Literacy Council of IWV trains tutors
News Review Correspondent
Reading is a vital skill. Without the ability to read in English, a person’s job prospects in this country are greatly diminished and their ability to learn may be shortchanged.
To help those in this situation, members of the Literacy Council have been actively training volunteers to be tutors in the Indian Wells Valley for over 40 years.
But now they’re running short. The need is greater than the number of tutors available.
“We currently don’t have enough tutors to help all the people we have on our waiting list to be tutored.
“It is truly life-changing to give the gift of the ability to read and comprehend to a child or an adult who cannot flourish because of reading limitations,” said Vicki Siegal, councilmember.
The group also teaches a class on English as a Second Language and a citizenship class for those seeking to become American citizens.
Tutors can work with students with dyslexia and eye-tracking issues and are trained to be alert for possible neurological issues such as scotopic sensitivity syndrome.
“We’re always short of tutors, especially in the ESL class.
“Before this class was certified, we only had seven or eight tutors, and we’ve had about 30 students who’ve applied,” said Joy Young, who has been a councilmember and reading advocate for 40 years.
The Literacy Council is a not-for-profit organization whose purpose is to advance literacy in our community.
The tutor training is free, and runs for four evenings over a two-week period.
Tutors can specify what age level of student they would be most comfortable working with. There is also tutor training available in math.
Tutors have a variety of books, systems and tools to work with, regardless of where the student needs to start, whether starting at the very beginning or brushing up skills.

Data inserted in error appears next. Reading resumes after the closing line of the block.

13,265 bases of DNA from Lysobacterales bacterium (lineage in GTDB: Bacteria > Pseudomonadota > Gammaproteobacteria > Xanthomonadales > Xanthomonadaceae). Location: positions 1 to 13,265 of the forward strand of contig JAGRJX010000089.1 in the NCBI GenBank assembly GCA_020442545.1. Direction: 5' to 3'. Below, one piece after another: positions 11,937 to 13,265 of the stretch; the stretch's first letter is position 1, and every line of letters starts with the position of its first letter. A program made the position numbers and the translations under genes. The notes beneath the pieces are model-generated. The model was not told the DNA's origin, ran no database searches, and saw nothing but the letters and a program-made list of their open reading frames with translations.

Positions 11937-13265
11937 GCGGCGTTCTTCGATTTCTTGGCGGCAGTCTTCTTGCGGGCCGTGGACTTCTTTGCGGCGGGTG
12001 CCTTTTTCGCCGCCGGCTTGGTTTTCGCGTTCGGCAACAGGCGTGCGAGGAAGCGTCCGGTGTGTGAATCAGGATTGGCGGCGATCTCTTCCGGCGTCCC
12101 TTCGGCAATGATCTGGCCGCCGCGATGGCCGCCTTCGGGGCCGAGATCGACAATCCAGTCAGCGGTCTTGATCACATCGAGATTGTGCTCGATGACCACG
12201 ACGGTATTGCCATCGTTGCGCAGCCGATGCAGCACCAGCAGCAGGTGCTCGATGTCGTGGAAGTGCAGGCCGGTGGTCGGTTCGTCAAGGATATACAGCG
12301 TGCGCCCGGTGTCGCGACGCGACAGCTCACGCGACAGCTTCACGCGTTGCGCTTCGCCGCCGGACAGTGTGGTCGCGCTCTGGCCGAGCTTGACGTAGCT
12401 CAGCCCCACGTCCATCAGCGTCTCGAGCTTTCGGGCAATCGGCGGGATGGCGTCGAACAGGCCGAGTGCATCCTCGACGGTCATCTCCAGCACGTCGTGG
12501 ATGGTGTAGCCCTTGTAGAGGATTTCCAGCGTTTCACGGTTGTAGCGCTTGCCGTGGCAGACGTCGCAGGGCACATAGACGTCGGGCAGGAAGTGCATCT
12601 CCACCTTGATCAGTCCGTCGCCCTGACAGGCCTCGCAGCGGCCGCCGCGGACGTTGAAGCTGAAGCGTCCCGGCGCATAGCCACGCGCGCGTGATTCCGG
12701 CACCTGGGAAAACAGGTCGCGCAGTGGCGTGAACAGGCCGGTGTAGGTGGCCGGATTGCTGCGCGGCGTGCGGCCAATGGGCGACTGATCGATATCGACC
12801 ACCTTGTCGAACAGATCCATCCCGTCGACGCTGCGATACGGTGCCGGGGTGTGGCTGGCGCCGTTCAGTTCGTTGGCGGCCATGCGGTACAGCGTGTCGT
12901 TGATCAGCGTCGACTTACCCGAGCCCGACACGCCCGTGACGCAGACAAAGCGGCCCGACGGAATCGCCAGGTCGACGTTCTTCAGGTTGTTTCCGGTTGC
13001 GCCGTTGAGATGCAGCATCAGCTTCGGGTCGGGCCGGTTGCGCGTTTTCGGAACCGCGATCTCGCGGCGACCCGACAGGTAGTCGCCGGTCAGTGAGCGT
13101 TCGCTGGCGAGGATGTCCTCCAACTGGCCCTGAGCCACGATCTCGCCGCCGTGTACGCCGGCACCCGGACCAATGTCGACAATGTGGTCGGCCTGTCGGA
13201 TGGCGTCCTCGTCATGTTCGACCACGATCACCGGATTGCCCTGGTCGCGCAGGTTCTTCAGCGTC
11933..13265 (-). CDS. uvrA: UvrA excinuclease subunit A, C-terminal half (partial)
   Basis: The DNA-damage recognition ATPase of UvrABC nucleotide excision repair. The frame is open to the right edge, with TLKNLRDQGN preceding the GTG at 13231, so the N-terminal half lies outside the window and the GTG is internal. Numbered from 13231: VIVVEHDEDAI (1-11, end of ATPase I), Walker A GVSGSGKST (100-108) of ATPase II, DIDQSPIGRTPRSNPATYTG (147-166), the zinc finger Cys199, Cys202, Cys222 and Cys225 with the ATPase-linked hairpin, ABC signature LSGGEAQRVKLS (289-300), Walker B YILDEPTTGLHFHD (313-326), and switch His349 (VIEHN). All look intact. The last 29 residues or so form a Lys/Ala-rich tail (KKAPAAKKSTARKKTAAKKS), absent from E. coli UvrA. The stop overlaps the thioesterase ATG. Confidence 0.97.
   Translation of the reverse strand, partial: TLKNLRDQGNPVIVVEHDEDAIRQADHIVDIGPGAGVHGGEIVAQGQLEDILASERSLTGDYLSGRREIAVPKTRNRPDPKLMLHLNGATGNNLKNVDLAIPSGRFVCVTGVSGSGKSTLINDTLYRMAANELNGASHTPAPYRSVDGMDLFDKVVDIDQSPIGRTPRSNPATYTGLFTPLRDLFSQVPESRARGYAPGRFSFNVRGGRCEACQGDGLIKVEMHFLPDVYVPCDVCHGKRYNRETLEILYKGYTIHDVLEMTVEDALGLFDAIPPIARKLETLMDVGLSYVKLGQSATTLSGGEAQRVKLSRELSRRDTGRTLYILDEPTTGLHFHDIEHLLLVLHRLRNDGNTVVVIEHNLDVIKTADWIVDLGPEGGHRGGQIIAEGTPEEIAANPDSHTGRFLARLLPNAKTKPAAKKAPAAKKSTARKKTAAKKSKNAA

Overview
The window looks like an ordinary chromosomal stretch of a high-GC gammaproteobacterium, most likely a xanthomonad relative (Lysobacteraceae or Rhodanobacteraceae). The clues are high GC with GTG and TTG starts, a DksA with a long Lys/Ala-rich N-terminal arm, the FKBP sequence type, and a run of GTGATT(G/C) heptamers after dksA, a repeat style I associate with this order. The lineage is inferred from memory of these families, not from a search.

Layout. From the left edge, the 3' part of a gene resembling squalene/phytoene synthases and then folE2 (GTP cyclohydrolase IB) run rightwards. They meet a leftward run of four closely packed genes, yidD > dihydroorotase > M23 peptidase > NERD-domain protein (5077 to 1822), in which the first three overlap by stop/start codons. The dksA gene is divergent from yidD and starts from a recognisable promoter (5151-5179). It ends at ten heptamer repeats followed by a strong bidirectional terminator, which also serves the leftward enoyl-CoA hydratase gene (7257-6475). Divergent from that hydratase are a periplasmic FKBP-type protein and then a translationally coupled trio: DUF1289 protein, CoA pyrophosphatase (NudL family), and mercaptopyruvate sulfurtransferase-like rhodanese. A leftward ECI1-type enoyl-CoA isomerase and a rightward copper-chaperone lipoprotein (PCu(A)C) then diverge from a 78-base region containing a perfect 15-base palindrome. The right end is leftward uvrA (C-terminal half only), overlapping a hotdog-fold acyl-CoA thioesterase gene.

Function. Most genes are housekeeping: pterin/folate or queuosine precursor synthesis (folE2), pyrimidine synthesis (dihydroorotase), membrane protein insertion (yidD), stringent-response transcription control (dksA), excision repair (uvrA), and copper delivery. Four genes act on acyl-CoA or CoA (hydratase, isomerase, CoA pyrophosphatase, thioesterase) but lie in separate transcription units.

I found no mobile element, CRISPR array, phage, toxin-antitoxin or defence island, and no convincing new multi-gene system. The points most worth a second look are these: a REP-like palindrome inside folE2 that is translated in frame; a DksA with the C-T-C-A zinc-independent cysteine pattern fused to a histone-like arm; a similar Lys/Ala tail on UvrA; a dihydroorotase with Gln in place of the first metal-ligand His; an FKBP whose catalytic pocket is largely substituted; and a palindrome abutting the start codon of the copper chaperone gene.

The tutor services are free to students; the students pay only for their books.
Once a tutor is matched up with a student, the tutor and student work out when and where to meet so both are comfortable.
The newest class of tutors, in the photo, talked about how they became interested in tutoring.
“I knew a young man who demonstrated to me that he could barely read, and he was in high school,” said Eleanore Fahey.
“I got Joy’s contact information from a librarian in Wofford Heights and here I am.”
Mary Eddins learned about the tutor program from a friend. “I just wanted to find out about it. I’ve learned so much already!
“I just never thought that there were that many people out there who can’t read. My eyes were opened.”
Shirley Morga came to this country from the Philippines. “As a new person to this country, I want to help others.”
“I love doing this and helping the young kids,” said Young.
“I think I help myself as much as anybody. I’m dyslexic and I remember my teachers yelling at me.”
For more information about the Literacy Council or to apply for tutor training, call Young at 760-446-5227.Story First Published: 2013-07-03